A man was jailed for two years on Thursday after he pleaded guilty to aiming a laser at an aircraft. During his sentencing hearing, Nicholas James Link, 43, of Rochester, Minnesota, claimed it wasn’t common knowledge that shining a laser at aircraft was dangerous.
The judge discredited Link’s defense argument and remarked on his ‘extensive’ criminal record, which includes numerous domestic assaults. Judge William M. Conley said Link’s conduct had put everyone on the Delta jet in “incredible danger.”
Link was tracked down by a Minnesota State Patrol helicopter and local law enforcement after the two pilots of the Delta-operated Airbus A319 from Raleigh-Durham to Minneapolis reported the ‘laser strike’ during their approach for landing at Minneapolis – Saint Paul International Airport (MSP) on October 29, 2021.
The aircraft was flying at a mere 9,000 feet, and air traffic control had just instructed the pilots to change their landing path to another runway when the flight deck was lit up by a bright blue light three times.
“The laser strikes caused a major distraction in the cockpit as they were not able to look at their iPads to brief the new approach,” the district attorney’s office said in a statement following Link’s sentencing.
The Captain, a veteran aviator who had been an airline pilot for 28 years at the time of the incident, suffered vision difficulties in his right eye for several hours after the incident.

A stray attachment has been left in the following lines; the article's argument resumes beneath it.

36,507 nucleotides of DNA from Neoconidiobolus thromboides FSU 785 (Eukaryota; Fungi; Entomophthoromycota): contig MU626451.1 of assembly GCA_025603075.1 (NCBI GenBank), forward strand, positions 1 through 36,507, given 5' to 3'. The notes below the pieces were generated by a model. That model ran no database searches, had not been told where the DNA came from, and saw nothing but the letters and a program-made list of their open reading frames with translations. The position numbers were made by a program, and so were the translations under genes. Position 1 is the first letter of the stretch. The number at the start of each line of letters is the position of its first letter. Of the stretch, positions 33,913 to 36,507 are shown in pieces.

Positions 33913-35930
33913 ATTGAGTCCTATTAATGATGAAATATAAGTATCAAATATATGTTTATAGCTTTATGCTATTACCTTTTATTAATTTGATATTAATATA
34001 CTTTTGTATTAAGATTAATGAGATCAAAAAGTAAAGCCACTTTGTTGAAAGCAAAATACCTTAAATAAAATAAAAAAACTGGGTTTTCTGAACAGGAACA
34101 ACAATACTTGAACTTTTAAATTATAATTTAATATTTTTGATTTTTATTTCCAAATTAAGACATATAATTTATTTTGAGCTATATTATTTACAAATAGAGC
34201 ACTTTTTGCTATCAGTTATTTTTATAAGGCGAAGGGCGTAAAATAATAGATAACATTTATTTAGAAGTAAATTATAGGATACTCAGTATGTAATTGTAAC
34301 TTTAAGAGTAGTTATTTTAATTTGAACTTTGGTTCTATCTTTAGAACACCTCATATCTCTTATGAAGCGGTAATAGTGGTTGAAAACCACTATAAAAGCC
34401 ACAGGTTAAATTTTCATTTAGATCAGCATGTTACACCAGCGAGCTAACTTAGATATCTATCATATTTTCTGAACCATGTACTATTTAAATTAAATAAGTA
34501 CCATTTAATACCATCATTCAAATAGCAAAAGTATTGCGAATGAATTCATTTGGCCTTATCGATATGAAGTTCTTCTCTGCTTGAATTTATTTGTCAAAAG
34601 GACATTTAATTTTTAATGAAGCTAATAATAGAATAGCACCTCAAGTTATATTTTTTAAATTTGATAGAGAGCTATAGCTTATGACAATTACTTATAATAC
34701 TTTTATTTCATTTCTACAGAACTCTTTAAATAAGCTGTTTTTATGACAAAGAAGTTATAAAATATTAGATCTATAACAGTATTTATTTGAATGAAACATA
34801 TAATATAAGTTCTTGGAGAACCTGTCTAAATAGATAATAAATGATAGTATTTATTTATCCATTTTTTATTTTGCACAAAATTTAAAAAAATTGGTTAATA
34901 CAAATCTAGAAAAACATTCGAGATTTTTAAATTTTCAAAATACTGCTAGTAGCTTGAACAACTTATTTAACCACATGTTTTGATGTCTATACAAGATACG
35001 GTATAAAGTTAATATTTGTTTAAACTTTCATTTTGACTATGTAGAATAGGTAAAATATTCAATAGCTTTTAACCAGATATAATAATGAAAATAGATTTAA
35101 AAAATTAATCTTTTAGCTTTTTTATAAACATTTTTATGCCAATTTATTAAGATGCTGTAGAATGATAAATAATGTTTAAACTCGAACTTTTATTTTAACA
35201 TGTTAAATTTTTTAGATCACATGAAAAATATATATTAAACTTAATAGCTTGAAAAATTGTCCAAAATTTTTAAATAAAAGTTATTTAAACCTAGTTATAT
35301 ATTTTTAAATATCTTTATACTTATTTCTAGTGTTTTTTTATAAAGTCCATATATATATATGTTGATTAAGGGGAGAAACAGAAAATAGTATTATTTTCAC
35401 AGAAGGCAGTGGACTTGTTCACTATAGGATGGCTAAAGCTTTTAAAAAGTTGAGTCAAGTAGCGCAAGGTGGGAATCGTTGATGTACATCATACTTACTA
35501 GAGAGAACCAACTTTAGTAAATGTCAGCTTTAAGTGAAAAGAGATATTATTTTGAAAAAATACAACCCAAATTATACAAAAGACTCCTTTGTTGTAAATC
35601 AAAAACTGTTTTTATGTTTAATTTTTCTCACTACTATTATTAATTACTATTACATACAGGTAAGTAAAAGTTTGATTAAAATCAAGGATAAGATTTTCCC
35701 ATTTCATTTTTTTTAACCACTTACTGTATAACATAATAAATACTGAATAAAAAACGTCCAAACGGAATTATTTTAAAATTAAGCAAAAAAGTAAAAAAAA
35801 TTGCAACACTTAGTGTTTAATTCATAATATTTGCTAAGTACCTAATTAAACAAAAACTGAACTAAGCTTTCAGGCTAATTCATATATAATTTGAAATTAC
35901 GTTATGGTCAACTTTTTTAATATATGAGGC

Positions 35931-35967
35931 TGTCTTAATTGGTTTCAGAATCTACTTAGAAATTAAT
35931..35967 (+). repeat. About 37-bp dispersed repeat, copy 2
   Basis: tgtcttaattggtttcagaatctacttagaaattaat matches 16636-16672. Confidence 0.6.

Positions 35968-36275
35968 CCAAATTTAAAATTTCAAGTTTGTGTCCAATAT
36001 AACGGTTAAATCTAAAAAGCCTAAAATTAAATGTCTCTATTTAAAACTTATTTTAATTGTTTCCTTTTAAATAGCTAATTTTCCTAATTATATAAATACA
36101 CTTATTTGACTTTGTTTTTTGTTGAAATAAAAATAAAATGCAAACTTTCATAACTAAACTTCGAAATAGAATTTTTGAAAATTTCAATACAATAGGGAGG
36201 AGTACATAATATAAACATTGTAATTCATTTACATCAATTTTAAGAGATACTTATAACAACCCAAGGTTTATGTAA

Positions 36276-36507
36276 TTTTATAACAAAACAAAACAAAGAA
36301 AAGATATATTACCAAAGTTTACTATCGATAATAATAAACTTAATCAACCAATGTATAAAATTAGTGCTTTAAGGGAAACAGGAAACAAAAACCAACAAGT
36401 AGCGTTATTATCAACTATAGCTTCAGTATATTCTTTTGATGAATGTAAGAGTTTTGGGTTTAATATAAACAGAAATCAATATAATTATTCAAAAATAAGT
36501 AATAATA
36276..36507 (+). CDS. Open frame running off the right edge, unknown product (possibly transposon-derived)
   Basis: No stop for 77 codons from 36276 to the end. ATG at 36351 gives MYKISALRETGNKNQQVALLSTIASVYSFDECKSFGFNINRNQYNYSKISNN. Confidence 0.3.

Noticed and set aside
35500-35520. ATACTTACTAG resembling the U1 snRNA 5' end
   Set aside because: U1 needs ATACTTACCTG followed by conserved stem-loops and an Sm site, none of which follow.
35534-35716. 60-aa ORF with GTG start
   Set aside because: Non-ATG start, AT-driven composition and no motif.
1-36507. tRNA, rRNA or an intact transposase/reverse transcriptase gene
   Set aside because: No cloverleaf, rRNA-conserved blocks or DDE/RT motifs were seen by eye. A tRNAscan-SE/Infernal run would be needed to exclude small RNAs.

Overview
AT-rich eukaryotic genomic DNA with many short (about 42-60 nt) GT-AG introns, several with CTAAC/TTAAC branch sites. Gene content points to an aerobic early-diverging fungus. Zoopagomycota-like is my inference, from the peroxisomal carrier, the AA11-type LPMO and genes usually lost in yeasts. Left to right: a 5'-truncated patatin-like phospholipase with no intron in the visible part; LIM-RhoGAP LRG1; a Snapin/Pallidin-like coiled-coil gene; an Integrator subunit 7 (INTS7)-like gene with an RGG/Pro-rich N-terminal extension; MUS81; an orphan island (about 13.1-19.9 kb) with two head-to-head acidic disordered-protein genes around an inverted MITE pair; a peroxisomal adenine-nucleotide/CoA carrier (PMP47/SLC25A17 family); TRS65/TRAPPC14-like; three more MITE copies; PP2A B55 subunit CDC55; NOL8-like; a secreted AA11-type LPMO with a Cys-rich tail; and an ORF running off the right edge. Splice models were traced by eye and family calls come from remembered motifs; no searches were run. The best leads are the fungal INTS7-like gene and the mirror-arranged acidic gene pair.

In a statement provided to the court, the Captain said that following the laser strike, “one minor mistake during this critical phase could have led to catastrophic results.” He described the laser strike as “suddenly turning on all the lights in a dark room.”
The First Officer used his iPad to shield his eyes from the light, and his vision wasn’t affected, but at the time of the incident, he was meant to be using his iPad to brief the new approach.
Timothy M. O’Shea, the US Attorney for the Western District of Wisconsin, claimed Link’s actions “caused a severe safety threat to the safety of the crew and all passengers on board the aircraft.”
The Minnesota State Patrol helicopter was sent to the area where the pilots reported the laser strike coming from and was also hit by the blue light. The pilots managed, however, to direct local law enforcement to where Link was and he was detained by the River Falls Police Department who found a blue laser on him.
Link initially claimed that he had been shining the laser at an unmanned drone. The court heard that for the purposes of the law, unmanned aerial vehicles, or drones, are considered aircraft under federal law.
Mateusz Maszczynski honed his skills as an international flight attendant at the most prominent airline in the Middle East and has been flying throughout the COVID-19 pandemic for a well-known European airline. Matt is passionate about the aviation industry and has become an expert in passenger experience and human-centric stories. Always keeping an ear close to the ground, Matt's industry insights, analysis and news coverage is frequently relied upon by some of the biggest names in journalism.